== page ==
Special Hobby 1/72 Ki-115 'Tsurugi'
|NOTES:||High quality injection molded Kit of an unusual aircraft.|
The Japanese realized they were up against the wall in early 1945, and both services were using suicide tactics to try to stop the American threats to their mainland. They were running out of standard service aircraft, as well as experienced pilots, and their leaders felt that the Kamikaze was their only hope. In January, 1945, the Japanese Army commissioned the Nakajima company to quickly design a special attack bomber. Nakajima gave the contract to the Nitaka Research Institute and the Ota Manufacturing Company to develop the aircraft. Requirements included extreme simplicity in design, and flight characteristics making it possible to be flown by inexperienced pilots. The resulting prototype, designated Ki-115a, was a small, open cockpit, radial-engined plane of wood and metal construction, capable of carrying an 800 kg. (1,764 lb.) bomb under the center section.
The prototype first flew in March, 1945, but some redesign was required. The fixed undercarriage was redesigned, and flaps were added behind the trailing edge of the wing. Power was provided by a 1,150 hp. Nakajima Ha-35 radial engine driving a fixed pitch metal propeller. The undercarriage had no shock absorbers, and with a tailskid, it was an extremely difficult airplane to taxi or fly, especially for an inexperienced pilot, the type the plane was intended for. A Navy version was planned, but was never produced.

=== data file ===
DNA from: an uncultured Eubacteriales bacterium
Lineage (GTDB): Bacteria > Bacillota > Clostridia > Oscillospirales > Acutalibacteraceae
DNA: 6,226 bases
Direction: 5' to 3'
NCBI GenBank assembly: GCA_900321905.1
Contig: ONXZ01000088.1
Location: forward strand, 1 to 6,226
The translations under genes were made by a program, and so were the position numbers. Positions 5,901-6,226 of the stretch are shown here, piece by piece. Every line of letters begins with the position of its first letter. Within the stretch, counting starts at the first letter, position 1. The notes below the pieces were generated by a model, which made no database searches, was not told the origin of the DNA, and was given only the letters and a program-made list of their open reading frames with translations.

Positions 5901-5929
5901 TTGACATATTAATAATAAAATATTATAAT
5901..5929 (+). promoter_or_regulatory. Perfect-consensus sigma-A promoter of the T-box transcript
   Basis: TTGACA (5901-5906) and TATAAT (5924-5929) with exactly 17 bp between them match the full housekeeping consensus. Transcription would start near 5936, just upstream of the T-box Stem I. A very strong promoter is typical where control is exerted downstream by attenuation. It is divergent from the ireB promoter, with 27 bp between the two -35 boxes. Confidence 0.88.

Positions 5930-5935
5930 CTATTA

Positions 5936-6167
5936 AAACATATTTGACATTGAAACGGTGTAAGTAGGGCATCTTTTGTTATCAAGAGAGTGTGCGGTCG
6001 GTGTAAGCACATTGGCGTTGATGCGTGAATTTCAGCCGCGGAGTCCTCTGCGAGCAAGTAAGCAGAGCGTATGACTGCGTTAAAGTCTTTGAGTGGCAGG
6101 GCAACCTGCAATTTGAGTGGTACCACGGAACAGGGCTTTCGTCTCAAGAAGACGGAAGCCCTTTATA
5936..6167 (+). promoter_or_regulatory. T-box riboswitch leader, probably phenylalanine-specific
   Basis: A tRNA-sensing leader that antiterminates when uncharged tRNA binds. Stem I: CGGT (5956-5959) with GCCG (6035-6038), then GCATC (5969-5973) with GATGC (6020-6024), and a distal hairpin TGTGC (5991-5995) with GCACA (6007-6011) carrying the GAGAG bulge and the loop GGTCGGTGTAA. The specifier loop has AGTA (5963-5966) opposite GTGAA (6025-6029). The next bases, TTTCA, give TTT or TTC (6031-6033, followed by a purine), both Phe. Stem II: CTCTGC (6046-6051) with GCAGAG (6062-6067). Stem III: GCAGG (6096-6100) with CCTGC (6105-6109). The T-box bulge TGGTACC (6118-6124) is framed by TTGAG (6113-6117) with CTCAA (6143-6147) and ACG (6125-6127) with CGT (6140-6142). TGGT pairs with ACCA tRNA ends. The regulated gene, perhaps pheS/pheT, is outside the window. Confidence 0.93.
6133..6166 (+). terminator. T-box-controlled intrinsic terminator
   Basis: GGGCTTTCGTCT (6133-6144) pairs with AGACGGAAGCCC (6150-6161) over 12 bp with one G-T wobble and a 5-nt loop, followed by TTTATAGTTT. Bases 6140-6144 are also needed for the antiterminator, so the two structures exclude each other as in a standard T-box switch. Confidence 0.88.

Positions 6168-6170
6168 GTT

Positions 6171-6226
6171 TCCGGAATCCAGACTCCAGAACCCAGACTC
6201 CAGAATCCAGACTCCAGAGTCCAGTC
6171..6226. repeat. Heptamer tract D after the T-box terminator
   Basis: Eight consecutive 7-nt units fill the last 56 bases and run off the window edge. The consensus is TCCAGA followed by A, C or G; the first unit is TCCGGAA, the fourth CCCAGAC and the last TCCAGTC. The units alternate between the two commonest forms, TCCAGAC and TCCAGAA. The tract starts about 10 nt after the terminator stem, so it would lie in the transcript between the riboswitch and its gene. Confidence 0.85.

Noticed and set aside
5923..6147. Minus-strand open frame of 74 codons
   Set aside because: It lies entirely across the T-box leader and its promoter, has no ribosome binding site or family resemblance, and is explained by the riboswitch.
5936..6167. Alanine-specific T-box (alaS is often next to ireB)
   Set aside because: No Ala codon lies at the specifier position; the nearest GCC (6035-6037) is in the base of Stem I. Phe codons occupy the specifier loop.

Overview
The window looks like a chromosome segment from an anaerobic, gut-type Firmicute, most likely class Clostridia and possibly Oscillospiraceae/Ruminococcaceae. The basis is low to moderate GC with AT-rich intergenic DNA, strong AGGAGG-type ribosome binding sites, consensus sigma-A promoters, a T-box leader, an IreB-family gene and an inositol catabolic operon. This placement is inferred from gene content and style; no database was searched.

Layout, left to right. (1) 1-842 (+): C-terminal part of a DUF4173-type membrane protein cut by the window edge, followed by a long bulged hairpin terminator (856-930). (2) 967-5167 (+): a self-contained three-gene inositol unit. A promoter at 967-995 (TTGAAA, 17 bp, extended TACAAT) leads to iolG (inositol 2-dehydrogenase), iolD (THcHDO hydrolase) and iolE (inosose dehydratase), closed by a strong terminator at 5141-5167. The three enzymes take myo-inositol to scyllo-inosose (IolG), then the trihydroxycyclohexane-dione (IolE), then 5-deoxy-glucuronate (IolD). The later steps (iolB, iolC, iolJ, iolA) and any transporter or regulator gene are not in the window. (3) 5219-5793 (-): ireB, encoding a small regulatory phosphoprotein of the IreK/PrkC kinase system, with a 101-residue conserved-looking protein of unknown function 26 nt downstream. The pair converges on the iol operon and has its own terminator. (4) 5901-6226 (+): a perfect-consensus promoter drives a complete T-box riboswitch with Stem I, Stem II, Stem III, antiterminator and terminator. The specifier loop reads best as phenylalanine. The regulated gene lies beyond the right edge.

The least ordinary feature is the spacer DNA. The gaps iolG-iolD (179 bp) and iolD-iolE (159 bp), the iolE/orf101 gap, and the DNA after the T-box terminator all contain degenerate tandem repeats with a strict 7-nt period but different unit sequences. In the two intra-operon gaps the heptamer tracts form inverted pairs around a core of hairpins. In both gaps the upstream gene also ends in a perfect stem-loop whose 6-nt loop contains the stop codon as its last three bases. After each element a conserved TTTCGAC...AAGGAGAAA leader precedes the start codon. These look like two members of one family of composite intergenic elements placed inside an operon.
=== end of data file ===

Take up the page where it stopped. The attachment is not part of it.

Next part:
Production began in March, 1945 at the Nakajima facilities at Iwate and Ota, and by the end of the war, just over 100 Ki-115aís had been delivered to various Army units. None of these aircraft was ever used on operations, and most were discovered by American occupation forces at various airfields after the events at Hiroshima and Nagasaki convinced the Japanese to surrender.
The Ki-115ís were discovered to be in three paint schemes. Some were painted in Japanese Army green topsides and Army grey, a greenish color similar to Luftwaffe 02 Green, underneath. Most were unpainted, with a few having white surrounds over the hinomarus on top and on the fuselage sides, while others were overall silver with no white borders. The silver variants had Army grey tailfeathers and ailerons. All versions had a thin flat black anti-glare stripe extending from the windshield up to the cowling face. This information is well covered in the kit instructions.
Since the type was never used in combat, as was not encountered by American planes, it was never issued an Allied Code name.
The kit consists of one large sprue containing all of the basic parts; 2 clear canopy sections; 9 resin parts, including an engine, bomb, flap hinges, and individual exhaust stacks; and a small photo etch sheet, with more flap hinges and an instrument panel. There is very little flash.
The instructions are typical Special Hobby, with three sheets of 8 Ĺ x 11 inch paper, folded into 12 pages. These include a history in English and Czech, a sprue and color diagram, 4 assembly drawings, 3 four-view color drawings showing camouflage and markings, and 3 pages of drawings of other kits the company has available.